"Now who will harm you if you are eager to do what is good?" Peter begins.
Well, a lot of people. Last week we read from Acts, the crowds stoning Stephen for proclaiming the gospel. I imagine that slaves on the Underground Railroad would tell you there were many seeking to do them harm. People in Europe hiding Jews from the Nazis. Little children being rolled up the street by the force of fire hoses in Birmingham 50 years ago. I bet they have some folks they can point to. This Memorial Day weekend we are acutely aware of the sacrifices made by people we love who died doing what they thought was right, and good.
But even on the ground with us regular folk we feel some conflict. I bet there some of you stand up for friends being bullied and get harassed yourself, who get to work early and leave later yet get stepped on by colleagues too interested in climbing the ladder. Who tend to your families, to others in need, sometimes at great cost. Who will harm you if you are eager to do what is good? Too many people, too often.
I Peter is written to Christians who aren’t quite sure of their relationship with the culture around them. We know Peter, the fishermen who, along with his brother Andrew are the first disciples Jesus calls in Matthew, Mark, and Luke. This Peter is in all the big stories of the gospels – at the Transfiguration it is Peter, up on the top of the mountain with Jesus, James and John, Moses and Elijah, who offers to help pitch a tent up there for everyone. It is Peter who is told by Jesus he will deny him, who argues that he NEVER would, then does just that, right after Jesus is arrested. The cock crows and he breaks down and weeps. It is this same Peter who – though it is women who are the first witnesses to the resurrection – leaps out of the boat when Jesus appears to the disciples as they are fishing in John’s gospel, who swims ashore to greet him, who sits down, sputtering and soaked, to meet his risen Lord.
Peter works so hard and, while he can come across as rash and impulsive, no one doubts his heart. This passion is why he becomes a leader in the early church, preaching a powerful sermon at Pentecost. He had an important role bridging the gap between factions in the early church, as Jews and Gentiles argued over how to follow Jesus. Even though later on in Acts the focus stays on Paul, we know that Peter also took missionary journeys, spread the gospel into Asia, went to Rome, and he, too, died a martyr’s death.1 Peter knows how important the life of faith is. But he’s also human – I like that about him, and I take comfort in it when I fly off the handle or am impatient or miss the point. Peter loves Jesus, and is willing to try.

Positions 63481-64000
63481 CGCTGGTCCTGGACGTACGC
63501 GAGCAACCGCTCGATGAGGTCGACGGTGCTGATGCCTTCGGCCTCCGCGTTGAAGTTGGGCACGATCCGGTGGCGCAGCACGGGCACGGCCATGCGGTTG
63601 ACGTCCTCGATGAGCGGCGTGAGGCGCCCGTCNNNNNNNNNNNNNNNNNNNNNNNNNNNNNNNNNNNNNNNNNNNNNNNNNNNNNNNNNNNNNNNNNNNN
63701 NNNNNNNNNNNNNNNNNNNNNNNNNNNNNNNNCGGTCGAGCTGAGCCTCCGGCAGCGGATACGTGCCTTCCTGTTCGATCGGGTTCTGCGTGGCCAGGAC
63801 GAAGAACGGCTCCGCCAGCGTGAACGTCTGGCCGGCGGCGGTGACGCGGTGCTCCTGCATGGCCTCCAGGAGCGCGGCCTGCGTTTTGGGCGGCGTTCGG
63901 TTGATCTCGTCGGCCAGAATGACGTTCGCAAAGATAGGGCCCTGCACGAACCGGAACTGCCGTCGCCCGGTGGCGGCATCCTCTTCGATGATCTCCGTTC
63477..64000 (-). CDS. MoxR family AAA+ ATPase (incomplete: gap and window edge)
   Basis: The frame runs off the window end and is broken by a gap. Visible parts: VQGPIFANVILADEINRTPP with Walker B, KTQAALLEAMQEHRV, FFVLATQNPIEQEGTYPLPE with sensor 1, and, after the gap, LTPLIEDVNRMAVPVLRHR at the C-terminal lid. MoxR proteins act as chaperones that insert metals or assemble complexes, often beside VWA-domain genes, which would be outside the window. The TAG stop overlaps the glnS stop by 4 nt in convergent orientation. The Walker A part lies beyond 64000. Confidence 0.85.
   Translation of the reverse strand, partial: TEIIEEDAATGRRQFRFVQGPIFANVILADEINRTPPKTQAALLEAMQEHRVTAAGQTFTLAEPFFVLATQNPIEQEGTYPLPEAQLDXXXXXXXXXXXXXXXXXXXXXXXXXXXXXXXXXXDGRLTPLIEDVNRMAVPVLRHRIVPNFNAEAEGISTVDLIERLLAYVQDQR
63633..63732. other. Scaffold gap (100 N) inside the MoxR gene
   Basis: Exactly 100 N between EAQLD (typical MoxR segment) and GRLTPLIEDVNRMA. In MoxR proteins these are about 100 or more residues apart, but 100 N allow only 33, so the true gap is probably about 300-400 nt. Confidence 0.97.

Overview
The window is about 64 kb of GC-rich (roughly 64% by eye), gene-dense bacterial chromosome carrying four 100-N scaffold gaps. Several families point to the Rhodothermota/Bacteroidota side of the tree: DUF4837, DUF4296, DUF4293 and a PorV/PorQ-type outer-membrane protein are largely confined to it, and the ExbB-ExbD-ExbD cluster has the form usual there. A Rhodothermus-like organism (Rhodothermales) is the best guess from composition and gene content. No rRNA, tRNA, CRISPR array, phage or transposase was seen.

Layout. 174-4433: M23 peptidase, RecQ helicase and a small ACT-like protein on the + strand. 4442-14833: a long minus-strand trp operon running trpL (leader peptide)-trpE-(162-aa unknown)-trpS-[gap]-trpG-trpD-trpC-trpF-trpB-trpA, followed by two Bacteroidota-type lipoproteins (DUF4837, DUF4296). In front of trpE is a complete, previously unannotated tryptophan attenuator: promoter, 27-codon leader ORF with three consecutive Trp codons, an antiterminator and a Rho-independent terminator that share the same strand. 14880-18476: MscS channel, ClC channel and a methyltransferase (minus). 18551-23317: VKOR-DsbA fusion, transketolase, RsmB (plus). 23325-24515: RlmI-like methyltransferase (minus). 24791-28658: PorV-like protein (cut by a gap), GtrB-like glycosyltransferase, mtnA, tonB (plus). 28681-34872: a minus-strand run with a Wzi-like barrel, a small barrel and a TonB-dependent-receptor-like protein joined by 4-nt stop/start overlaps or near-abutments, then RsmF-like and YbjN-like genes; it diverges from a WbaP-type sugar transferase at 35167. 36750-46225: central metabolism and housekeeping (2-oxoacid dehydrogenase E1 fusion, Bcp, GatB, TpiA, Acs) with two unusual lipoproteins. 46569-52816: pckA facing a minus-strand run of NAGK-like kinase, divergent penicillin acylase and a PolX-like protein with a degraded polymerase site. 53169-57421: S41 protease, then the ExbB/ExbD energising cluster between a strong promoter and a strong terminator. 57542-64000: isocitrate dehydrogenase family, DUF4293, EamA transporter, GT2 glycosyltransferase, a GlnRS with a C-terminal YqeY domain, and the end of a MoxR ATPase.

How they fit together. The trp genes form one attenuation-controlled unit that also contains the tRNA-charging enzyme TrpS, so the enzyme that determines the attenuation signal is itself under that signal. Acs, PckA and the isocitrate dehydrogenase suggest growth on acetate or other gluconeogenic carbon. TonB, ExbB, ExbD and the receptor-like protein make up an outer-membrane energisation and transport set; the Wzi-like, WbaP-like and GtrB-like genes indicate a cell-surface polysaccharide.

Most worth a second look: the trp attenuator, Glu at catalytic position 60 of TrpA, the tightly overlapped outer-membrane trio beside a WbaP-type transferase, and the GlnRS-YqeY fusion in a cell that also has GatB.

I think it is this kind of commitment, and these wonderful stories, the folks who wrote I Peter are trying to get us to think about. There is some debate about this letter, but many scholars think it wasn’t written by Peter, but by folks who were inspired by his ministry, probably some 25 years after the actual Peter’s death. Letters written in someone famous’ name happened a lot in the ancient world, and we may be more familiar with this idea as it relates to the letters of Paul. There are 6 letters we are pretty sure Paul wrote, then a handful of others written by folks who traveled with Paul, knew Paul, are written in the Pauline tradition, attempting to say some similar things to the church. This isn’t plagiarism, but a most sincere form of flattery. In this case our authors were writing to a handful of churches across 5 Roman provinces, taking up much of present-day Turkey, as listed in the beginning of the book. Best we can tell the folks in these churches aren’t experiencing full out persecution, aren’t being stoned like Stephen. But they are experiencing some conflict with those around them, with folks who used to be their friends before they joined the church, with neighbors who don’t like the people they have become. These Christians feel some pressure – trying to be faithful, but knowing there may be a cost.